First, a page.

But when he wrote a musical play about her life he left out the fact most people know about Marcos. Why did he chose her as the subject of his play? She transformed the roof of the palace in Manila into a dance club. So I thought, here is someone who is totally immersed in a particular kind of music. I thought if there is a story there, let's see if it would work to tell that story through a certain kind of music. The story Byrne tells is of the poor flower girl who grew up to become the First Lady of the Philippines.
About this show
In the BC era Before Covid , theater lovers tended to eye screens warily. Note that while some shows stay online for several days or even weeks, others are appointment events, so mark your calendars. The playwright C. Just as intriguing: Michael R.
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Jump to navigation. Byrne, the frontman of groundbreaking new wave group, Talking Heads, a tireless collaborator [see: St. Vincent, Brian Eno] and arts innovator, took a few moments to chat with Seattle magazine about the exciting production, his inspiration for the show and what he learned about the "Steel Butterfly," the wife of the 10th President of the Phillipines, Ferdinand Marcos. So I knew her as this notorious, extravagant figure. DB: No, I never did.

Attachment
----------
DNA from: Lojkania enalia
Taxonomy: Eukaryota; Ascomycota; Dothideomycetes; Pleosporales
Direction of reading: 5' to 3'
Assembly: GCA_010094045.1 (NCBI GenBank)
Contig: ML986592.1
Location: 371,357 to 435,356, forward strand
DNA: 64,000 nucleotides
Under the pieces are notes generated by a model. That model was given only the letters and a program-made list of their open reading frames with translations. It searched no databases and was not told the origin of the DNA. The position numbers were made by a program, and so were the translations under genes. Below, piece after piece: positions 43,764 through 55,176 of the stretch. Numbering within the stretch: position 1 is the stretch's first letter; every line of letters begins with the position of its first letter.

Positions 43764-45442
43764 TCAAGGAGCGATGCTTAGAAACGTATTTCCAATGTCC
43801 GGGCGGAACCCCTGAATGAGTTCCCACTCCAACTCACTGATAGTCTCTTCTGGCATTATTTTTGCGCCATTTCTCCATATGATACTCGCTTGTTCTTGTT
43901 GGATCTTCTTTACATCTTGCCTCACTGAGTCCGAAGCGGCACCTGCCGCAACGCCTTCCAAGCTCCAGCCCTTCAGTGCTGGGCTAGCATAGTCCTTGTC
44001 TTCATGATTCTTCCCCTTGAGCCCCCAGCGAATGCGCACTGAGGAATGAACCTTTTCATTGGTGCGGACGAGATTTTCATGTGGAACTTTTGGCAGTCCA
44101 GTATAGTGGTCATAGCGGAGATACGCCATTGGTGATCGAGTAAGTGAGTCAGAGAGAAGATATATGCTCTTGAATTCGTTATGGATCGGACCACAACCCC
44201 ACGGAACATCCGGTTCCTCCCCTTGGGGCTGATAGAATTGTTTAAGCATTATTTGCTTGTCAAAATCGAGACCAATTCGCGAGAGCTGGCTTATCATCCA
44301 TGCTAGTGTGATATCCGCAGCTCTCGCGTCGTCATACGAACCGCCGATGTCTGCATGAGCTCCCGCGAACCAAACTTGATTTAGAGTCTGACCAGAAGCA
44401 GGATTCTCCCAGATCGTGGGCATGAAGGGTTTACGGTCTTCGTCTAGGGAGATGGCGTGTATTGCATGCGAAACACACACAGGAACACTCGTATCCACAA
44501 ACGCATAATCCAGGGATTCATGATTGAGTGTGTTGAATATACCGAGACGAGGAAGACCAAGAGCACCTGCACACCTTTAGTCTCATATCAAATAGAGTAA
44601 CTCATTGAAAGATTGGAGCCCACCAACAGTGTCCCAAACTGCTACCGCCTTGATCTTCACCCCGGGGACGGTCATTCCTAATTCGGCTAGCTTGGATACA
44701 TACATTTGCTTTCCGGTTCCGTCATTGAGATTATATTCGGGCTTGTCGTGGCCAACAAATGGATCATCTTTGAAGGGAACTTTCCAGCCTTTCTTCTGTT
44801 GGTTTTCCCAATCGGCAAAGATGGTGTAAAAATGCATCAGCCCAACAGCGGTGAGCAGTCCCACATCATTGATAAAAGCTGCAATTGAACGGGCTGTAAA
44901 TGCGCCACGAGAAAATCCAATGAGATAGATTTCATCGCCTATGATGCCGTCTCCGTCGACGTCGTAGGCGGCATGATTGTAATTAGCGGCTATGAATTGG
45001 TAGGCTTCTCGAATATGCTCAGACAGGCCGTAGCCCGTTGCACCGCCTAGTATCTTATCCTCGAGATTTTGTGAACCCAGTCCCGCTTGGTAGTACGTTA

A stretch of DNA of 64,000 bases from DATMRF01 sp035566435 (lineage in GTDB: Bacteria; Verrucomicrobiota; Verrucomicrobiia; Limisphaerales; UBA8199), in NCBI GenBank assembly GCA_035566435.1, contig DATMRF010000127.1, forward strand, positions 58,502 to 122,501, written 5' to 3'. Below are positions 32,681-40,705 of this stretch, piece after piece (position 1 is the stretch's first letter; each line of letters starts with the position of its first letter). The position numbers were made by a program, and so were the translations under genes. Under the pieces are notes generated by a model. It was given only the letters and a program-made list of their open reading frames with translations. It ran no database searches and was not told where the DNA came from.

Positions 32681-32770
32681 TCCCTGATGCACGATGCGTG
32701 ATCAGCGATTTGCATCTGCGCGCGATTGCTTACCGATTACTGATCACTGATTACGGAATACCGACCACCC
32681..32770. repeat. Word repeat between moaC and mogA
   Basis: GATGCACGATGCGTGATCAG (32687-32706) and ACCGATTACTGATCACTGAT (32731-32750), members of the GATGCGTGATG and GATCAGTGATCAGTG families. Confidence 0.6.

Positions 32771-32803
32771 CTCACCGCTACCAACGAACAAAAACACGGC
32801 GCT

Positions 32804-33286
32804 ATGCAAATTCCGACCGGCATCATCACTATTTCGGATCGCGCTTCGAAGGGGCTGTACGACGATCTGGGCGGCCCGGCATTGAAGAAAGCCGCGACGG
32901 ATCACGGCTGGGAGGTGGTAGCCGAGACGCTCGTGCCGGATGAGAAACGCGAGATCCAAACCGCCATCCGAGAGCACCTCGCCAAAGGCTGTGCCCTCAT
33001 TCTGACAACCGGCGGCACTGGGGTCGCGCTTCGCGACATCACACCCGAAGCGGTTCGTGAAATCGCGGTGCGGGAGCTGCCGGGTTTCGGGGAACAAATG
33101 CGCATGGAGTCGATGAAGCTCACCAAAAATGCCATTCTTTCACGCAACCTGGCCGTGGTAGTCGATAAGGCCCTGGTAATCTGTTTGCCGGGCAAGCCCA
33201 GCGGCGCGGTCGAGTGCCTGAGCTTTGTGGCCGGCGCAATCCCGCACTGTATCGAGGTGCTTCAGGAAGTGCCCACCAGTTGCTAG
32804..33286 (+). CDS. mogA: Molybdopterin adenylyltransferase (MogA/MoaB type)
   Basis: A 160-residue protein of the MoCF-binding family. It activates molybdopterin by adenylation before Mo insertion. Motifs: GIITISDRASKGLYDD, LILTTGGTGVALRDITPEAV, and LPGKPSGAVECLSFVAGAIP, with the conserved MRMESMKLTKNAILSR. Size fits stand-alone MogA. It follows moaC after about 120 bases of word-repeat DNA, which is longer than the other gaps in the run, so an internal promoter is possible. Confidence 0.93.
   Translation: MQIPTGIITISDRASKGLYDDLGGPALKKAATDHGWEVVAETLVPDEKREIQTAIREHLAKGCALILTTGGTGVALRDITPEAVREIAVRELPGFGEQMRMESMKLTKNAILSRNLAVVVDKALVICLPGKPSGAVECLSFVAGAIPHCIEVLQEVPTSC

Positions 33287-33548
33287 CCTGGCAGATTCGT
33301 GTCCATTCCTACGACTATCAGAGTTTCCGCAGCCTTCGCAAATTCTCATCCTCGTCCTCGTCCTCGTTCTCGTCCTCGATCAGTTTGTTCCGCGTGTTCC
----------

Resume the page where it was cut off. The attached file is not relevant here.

Here Lies Love is a concept album and rock musical made in collaboration between David Byrne and Fatboy Slim , about the life of the former First Lady of the Philippines Imelda Marcos along with the woman who raised her—Estrella Cumpas—and follows Marcos until she and her family were forced to leave the Philippines. The album was adapted as a rock musical that premiered in off-Broadway at The Public Theater and ran again at the Public in — The title of the album is taken from a comment made by Imelda during a visit to her husband Ferdinand Marcos 's embalmed body. Imelda expressed that she would like the phrase "Here Lies Love" to be inscribed on her tombstone. The story I am interested in is about asking what drives a powerful person—what makes them tick? How do they make and then remake themselves? I thought to myself, wouldn't it be great if—as this piece would be principally composed of clubby dance music—one could experience it in a club setting?